The Chinese famine coincided with a nationwide movement, known as ‘Great Leap Forward (GLF)’, which started sweeping across China in 1958. The GLF aimed to bring about rapid industrialisation and overtake the level of Britain and the USA in a short time( 10 ). Contrary to expectation, however, the GLF severely disrupted agricultural production( 14 ). As a result, grain output dropped by 15 % in 1959, and in the next 2 years, continued to drop to roughly 70 % of the 1958 level( 15 ). Meanwhile, the central government sharply increased grain procurement from the rural population. The plunge in grain output, excess procurement and severe weather disaster jointly caused a dramatic decline in energy intake, and the famine ensued in all regions of China( 16 ). From 1959 to 1961, death rates sharply increased while fertility rates rapidly decreased at the same time( 16 ). By 1962, both death and birth rates returned to a normal level( 17 ).

Methods

Study participants

We obtained data from the Second National Sample Survey on Disability implemented in thirty-one provinces in 2006. The aim of the survey was to investigate the prevalence, causes and severity of disabilities, as well as the living conditions and health service needs of the disabled. Multistage stratified random cluster sampling, with probability proportional to size, was used in 734 counties (districts), 2980 towns (streets) and 5964 communities (villages) from all provinces, autonomous regions and municipalities. More details of sampling were presented in our previous study( 18 ). The survey sample size was 2 526 145, accounting for 1·9/1000 inhabitants of China( 19 ).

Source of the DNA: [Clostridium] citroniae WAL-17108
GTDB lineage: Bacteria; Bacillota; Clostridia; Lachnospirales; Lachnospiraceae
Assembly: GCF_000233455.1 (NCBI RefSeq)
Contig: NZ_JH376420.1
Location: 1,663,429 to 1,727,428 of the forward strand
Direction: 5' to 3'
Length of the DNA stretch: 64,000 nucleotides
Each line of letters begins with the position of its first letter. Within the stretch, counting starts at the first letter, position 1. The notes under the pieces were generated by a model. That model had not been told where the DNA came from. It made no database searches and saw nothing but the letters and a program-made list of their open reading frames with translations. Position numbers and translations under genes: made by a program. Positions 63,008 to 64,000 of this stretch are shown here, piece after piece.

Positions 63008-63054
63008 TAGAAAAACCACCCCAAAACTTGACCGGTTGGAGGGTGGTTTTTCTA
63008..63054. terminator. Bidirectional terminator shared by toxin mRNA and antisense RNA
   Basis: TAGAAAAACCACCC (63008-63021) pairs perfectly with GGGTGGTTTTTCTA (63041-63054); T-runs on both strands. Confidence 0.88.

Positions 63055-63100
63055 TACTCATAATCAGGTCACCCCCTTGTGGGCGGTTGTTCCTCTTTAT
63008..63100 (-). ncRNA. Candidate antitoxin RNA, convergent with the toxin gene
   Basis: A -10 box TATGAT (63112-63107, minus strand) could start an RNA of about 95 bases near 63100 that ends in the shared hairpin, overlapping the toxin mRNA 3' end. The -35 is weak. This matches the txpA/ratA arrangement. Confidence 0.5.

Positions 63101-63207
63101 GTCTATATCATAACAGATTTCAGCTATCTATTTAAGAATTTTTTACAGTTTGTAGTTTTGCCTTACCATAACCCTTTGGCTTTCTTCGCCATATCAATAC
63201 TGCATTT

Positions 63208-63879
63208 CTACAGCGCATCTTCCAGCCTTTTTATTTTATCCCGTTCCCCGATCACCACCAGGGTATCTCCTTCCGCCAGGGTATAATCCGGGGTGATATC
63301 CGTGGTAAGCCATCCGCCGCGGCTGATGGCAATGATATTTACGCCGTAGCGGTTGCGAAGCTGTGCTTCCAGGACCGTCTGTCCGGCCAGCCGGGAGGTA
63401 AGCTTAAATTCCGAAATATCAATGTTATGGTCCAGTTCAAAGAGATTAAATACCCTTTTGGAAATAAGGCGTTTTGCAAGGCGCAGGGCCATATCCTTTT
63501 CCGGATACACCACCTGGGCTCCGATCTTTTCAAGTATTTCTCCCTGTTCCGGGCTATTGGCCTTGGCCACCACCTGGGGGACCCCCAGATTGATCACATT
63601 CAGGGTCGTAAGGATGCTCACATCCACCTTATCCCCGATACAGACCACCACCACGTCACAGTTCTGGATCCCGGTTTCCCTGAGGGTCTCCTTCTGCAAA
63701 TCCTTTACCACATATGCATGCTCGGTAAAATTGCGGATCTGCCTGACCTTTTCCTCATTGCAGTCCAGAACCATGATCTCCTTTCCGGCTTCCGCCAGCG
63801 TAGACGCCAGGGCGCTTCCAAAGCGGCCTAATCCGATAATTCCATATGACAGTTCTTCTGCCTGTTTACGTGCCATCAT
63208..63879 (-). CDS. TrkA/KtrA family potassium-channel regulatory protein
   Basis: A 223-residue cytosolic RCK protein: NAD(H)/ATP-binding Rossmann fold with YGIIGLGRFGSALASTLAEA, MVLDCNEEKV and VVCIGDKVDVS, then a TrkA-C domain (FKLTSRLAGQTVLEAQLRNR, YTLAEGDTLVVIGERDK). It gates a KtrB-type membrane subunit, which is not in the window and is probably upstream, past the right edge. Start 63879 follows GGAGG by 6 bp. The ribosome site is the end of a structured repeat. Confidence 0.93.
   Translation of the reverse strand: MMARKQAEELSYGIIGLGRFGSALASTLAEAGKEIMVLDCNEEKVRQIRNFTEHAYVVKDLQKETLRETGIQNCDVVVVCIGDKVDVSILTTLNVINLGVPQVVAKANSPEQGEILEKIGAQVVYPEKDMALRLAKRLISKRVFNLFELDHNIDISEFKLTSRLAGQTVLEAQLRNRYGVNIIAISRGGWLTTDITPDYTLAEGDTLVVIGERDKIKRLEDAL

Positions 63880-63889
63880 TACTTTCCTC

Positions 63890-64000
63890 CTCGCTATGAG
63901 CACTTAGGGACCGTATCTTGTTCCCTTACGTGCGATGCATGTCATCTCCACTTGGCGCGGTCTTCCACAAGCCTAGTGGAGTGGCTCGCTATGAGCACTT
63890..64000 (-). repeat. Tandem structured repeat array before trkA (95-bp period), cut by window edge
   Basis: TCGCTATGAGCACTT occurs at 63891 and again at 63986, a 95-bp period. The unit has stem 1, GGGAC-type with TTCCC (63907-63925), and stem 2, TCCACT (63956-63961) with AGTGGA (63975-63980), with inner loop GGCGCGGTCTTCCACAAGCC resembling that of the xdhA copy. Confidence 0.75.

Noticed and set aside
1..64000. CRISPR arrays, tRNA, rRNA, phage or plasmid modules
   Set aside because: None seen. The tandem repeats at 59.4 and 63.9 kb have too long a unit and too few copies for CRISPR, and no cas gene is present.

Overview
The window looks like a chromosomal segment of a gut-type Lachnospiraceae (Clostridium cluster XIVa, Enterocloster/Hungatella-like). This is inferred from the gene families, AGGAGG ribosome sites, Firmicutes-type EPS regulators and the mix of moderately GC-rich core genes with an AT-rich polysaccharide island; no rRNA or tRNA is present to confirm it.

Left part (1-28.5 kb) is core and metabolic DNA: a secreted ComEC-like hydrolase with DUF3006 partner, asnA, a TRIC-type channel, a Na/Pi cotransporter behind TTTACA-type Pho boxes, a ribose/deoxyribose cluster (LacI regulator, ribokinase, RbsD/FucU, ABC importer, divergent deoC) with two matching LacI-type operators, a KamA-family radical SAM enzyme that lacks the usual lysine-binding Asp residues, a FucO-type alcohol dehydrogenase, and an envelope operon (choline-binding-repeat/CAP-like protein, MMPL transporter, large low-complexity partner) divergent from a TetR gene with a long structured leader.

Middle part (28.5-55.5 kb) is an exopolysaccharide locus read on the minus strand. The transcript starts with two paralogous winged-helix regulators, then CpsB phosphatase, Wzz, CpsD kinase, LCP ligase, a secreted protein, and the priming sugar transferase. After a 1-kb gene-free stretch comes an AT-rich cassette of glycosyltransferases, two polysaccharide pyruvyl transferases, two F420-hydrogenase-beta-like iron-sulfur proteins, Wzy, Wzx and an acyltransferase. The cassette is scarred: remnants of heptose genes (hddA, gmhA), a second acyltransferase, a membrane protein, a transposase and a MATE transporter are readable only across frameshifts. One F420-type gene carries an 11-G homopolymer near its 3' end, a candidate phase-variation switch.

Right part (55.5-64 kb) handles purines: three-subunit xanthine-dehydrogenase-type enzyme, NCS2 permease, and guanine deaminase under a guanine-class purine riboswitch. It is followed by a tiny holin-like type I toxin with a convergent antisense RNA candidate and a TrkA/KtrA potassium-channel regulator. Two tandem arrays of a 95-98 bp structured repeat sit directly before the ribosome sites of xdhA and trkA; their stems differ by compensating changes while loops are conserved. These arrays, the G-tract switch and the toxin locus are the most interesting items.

In this study, the term ‘prenatal famine’ refers to maternal exposure to famine during the roughly 300 d from the peri-conception to delivery( 20 ). We restricted our analysis to 1956–1965 birth cohorts, mainly because of avoiding other natural disasters before and after the famine, including the extremely cold weather of 1954–1955 and the Chinese Cultural Revolution of 1966–1976( 13 ). We defined adults born in 1959–1962 as those with prenatal exposure to famine, while those born in 1956–1958 and 1963–1965 were not prenatally exposed. In total, we selected a subsample of 387 093 adults who were born between 1956 and 1965, at the ages of 41–50 years during the survey time.

Ethics approval